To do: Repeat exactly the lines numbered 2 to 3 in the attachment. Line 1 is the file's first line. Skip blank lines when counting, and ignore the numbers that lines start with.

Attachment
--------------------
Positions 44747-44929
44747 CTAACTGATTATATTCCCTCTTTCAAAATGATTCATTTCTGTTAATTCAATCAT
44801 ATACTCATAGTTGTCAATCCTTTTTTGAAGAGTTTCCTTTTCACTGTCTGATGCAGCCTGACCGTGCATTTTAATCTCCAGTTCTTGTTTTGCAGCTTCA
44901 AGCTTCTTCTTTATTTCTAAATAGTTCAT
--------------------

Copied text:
44747 CTAACTGATTATATTCCCTCTTTCAAAATGATTCATTTCTGTTAATTCAATCAT
44801 ATACTCATAGTTGTCAATCCTTTTTTGAAGAGTTTCCTTTTCACTGTCTGATGCAGCCTGACCGTGCATTTTAATCTCCAGTTCTTGTTTTGCAGCTTCA